observations, reviews and ramblings about Hip-Hop culture, sports, politics and the industry and life in general.

Wednesday, June 29, 2005

The Rhino has been saved!

So I just returned from ‘The Save The Rhino’ gig at Central Park. Had to finish some work issues so I got there a little late. Missed Doom who I must admit is the main cat I wanted to see. As I was walking up I heard De La rocking ‘Saturdays’ and ‘Oodles of O’s.’ By the time I got my ticket (good looking Neil on the VIP and the plus one I didn’t know about) Dres was on stage with Pos and was launching into ‘The Choice Is Yours.’

I was able to catch the super villain when he came out to rock ‘Rock Co. Kane Flow’ with the Plugs. I hadn’t seen Mr. Dumille in a while and I see he has certainly been living the good life and/or eating that MM Food. I know he was hot as hell in that mask, Ewing throwback and Knicks warm-up jacket. Sheeeeeesh.
I had on, as Eb likes to say my pink Killa Cam polo, and my ass was sweating like a pig.

As my man DJ Jab said, I wish someone would hold a seminar and tell these rappers how to properly hold a mic. I could barely hear Doom when he was rocking.

I hope someone who reads the SCR caught Doom’s show and can put me on.

Did I mention it was hot as the underside of a pair of yak balls? But oy! The humidity. Sufficed to say the dread had a bad hair day.

I did catch pretty much all of The Roots show. I must say they have really taken the hip-hop band gameplan and really run with it. (the author would like to note that a recent convo with Prince Paul reminded the author that Stetsasonic was the 1st ‘Hip-Hop’ band. And the author is not sure why that factoid is mentioned so infrequently.)

The Roots felt like more of a jam band to me tonight. They did a couple of their hits, but most of the show was the band flexing their musicianship. Vernon Reid was out there tonight and he was doing his thing. (peep his amazing interview on WNYC with Toure). They did some ‘Aqua Lung’, some Led Zep, some Luke, 50, Nore, Amerie. You know how they do when they do the hip-hop covers.

But they really didn’t do enough Roots jams for my taste. I can appreciate the other stuff, but when I come to a Roots show I kind of want to hear some Roots jams. Some ‘Adrenaline’, ‘Proceed’, ‘100% Dundee’, etc.

My hypothesis is that they are probably tired of playing their own jams (and tired of criticisms like this). I think they perform something like 200 or more gigs a year. That is A LOT. I can imagine ‘Lazy Afternoon’ or ‘Web’ could start to sound like hell incarnate after the 1st 100 shows. The jamming up there probably keeps them fresh creatively. Maybe that is the reason why they have stayed together for so long while so many other groups have disbanded.

(who remembers the keyboard player on ‘Do You Want More?!?’ – Mr Lean Back aka Scott Storch. That’s pre Kamal ‘On The Keys’ aka Fake Dougie Crack.)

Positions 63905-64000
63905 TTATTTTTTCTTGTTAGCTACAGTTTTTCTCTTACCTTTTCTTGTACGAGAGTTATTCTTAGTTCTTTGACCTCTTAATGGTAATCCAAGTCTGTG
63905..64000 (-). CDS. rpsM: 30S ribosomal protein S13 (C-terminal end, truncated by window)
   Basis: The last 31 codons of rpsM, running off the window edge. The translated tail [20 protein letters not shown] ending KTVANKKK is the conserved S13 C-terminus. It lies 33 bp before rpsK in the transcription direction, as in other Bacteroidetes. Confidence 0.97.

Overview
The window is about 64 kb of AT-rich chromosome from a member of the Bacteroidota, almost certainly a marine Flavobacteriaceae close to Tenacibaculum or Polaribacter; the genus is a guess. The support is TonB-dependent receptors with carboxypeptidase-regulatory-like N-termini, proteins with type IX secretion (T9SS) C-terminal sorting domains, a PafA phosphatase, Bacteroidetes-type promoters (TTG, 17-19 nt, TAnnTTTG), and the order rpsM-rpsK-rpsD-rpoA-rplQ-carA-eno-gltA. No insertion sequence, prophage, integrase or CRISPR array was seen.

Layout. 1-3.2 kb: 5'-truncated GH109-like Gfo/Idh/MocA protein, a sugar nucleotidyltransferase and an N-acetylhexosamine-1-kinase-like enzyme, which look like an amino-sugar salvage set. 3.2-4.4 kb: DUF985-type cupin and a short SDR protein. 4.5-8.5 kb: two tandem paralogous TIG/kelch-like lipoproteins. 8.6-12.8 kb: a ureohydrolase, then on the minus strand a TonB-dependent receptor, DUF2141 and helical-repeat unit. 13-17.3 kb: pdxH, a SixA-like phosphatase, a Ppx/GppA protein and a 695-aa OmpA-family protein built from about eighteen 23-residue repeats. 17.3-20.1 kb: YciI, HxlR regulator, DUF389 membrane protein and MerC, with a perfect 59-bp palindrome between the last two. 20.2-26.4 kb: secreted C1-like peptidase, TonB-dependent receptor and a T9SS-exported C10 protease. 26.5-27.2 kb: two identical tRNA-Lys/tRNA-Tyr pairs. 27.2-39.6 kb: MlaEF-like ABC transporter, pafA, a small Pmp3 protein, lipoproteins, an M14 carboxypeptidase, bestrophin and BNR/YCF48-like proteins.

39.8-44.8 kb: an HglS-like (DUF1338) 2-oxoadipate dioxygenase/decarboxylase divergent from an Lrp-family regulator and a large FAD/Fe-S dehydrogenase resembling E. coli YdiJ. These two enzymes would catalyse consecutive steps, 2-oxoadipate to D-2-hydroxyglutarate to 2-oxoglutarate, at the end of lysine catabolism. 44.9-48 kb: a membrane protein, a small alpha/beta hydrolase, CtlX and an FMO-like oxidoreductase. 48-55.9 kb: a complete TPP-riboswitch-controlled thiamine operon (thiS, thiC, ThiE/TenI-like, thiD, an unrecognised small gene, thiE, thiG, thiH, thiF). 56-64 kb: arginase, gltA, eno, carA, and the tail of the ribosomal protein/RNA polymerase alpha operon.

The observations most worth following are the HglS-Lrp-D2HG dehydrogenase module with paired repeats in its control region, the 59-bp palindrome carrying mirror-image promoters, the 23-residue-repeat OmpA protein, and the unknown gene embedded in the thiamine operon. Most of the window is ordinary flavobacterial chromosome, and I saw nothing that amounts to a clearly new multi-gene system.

This is not the first time they did this to me. A while back they played Roseland, not sure what tour, and there was a little too much jamming for the kid. But let me tell you those kids in Central Park certainly loved it. So maybe this is just my issue. Hey sue me, I still like a DJ. I respect the band for sure, but if I had my pick I would take the Big Bank Maseo or Primo any day.

There is a great promo running on XM’s The Rhyme 65 I think by Marley Marl talking about how sampling is Hip-Hop. Rhyming over someone else’s beats is part of the music’s history. And ever since the Biz caught the case over sampling there has been a stigma associated with sampling that I simply reject. The Roots definitely took the culture to a new chamber, but somewhere along the way that new chamber became ‘better’ than the old. Now I do not think the Roots themselves did this consciously. I think it is a combo of fans, booking agents, press, and unfortunately a mass of cultural interlopers.

A few years back I had a convo with my man Djinji Brown who is not only a great producer, but a master engineer. He explained this concept from a technical point of view. Similar to Marley, his point was that the digital nature of Hip-Hop is key to the sound. The sampler, and in particular the SP-1200, as an instrument is critical to the sound. The drum machine which was initially designed to replace the drum actually cannot be replaced by the drum. They are 2 distinct sounds. They can complement each other of course, but the drum machine is the father in a backwards sort of way.

So all of this to say that I love the band, but there ain’t nothing wrong with the DJ and as they say 2 turntables and a microphone. They being the Unspoken Heard. Not Beck.

Excuse the rambling. Its 2:30am and I am waiting for Miles Boogie to wake up for his feeding.

Is this kid the Knicks drafted in the 1st round worth it?

2 Comments:

Blogger Joey said...

I got you in a minute with a concert review. I think I saw the back of your head at one point, but it was crowded and I was far away. I was pretty pissed off about the show.

June 29, 2005 12:47 PM

 
Blogger Hashim said...

even though they play live, they intepret sampled beats on their albums. So it is smapling. Kind of.

June 29, 2005 5:26 PM

 

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